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05 May 2007 07:43
South Africa proposed a compromise on Friday to prevent a global meeting on the nuclear Non-Proliferation Treaty (NPT) from collapsing over Iranian objections to the agenda, and Tehran said it would consider the idea.
The proposal resembled a gesture by meeting chairperson Japan made earlier in the day but dismissed by Iran as not good enough, heightening fears the 130-nation gathering would be dissolved before it drafts goals to shore up the NPT.
But the fact that South Africa, a pillar of the Non-Aligned Movement (NAM) of developing states to which Iran belongs, refloated the proposal for approval by all delegations lent it broader authority and heaped pressure on Iran to relent.
Iran has been blocking the required consensus for the agenda, drafted by Japan after months of consultations with NPT members, because it feels the programme would disproportionately target Tehran as the main threat to the treaty’s integrity.
The NPT binds members without nuclear bombs not to acquire them, guarantees the right of all members to nuclear energy for peaceful ends, and obligates the original five nuclear powers from the post-World War II era to phase out their arsenals.
North Korea left the NPT in 2003 and detonated a nuclear device last year, while Iran is in a stand-off with Western powers over suspicions it has a covert atomic bomb project.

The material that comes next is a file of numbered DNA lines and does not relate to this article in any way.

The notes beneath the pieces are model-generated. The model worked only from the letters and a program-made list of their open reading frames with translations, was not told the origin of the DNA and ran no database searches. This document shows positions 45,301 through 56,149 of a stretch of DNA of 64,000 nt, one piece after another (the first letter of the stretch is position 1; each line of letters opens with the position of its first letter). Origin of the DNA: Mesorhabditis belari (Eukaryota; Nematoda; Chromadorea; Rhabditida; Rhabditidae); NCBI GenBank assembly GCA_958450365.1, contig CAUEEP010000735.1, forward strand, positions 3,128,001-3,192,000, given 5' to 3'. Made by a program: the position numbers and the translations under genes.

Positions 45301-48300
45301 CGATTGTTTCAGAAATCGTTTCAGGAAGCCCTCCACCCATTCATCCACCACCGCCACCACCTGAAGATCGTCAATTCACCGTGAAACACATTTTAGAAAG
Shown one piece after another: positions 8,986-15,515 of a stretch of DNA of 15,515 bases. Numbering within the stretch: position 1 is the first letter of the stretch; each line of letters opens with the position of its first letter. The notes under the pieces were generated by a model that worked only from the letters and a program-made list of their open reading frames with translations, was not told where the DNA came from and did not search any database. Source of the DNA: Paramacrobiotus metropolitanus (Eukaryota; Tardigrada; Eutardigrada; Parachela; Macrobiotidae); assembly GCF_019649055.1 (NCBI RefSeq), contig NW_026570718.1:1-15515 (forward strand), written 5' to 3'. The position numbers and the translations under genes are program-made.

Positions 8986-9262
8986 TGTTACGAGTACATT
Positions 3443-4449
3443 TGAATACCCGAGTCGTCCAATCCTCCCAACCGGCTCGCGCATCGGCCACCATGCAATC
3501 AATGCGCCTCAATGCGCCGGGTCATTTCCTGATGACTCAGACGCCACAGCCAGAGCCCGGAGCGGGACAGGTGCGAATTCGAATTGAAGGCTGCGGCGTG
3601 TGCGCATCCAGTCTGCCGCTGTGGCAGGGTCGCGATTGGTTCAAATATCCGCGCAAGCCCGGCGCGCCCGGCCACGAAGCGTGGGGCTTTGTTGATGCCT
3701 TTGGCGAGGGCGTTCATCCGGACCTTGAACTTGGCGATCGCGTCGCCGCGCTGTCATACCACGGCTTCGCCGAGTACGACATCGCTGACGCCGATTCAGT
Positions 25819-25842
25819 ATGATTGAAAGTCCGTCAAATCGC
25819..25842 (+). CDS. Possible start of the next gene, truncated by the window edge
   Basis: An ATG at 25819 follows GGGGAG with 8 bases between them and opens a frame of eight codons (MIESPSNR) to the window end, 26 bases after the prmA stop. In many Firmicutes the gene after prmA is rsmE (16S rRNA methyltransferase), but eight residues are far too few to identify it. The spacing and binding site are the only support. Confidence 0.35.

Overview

Tehran denies this, saying it is enriching uranium only for electricity generation. United Nations sanctions have been imposed on Iran for refusing to suspend the programme, hiding research in the past and impeding UN nuclear watchdog investigations now.
South Africa leaps into the breach
Iran rejected wording inserted into the talks agenda at the behest of Western powers, with an eye to the North Korean and Iranian crises, stipulating the meeting focus on “re-affirming the need for full compliance” with the NPT.
To defuse the dispute, Yukiya Amano, Japanese chairperson of the meeting, offered an attachment to the agenda saying compliance denotes “compliance with all provisions” of the NPT.
This was meant to reassure Iran that debate would also tackle the slowness of nuclear weapons powers to do away with their arsenals—an issue the NAM aimed to highlight in debate on how to patch up the treaty.
Iranian envoy Ali Asghar Soltanieh again demanded that the agenda text itself be reworked, saying Tehran had not been consulted about it before the meeting.
Amano again refused.
In a surprise intervention later in the day, South Africa called for the phrase “with all provisions” to be added as a declaration based on a democratic approval of the gathering.
“This would be a decision of the meeting interpreting and amplifying the agenda in front of us,” Pretoria’s envoy Abdul Minty said.
This time Iran, which Germany had accused shortly before of “playing tactical games” to pre-empt critical debate that could touch on its nuclear activity, raised no objections.
Soltanieh told reporters: “We will reflect on this proposal with our capital and we will [give our answer] on Monday.”
Minty’s proposal was to be put in writing and sent to delegation capitals over the weekend for guidance on positions to be taken before Amano reconvenes the meeting on Monday.
“A major NAM country making this proposal endows it with more authority and will put direct pressure on Iran to agree and let the meeting move on to substantive discussions,” said Rebecca Johnson, head of a London think tank on NPT affairs.
“If Iran does not, it will look very isolated and be unable to paint this dispute as a Western conspiracy against them.” - Reuters
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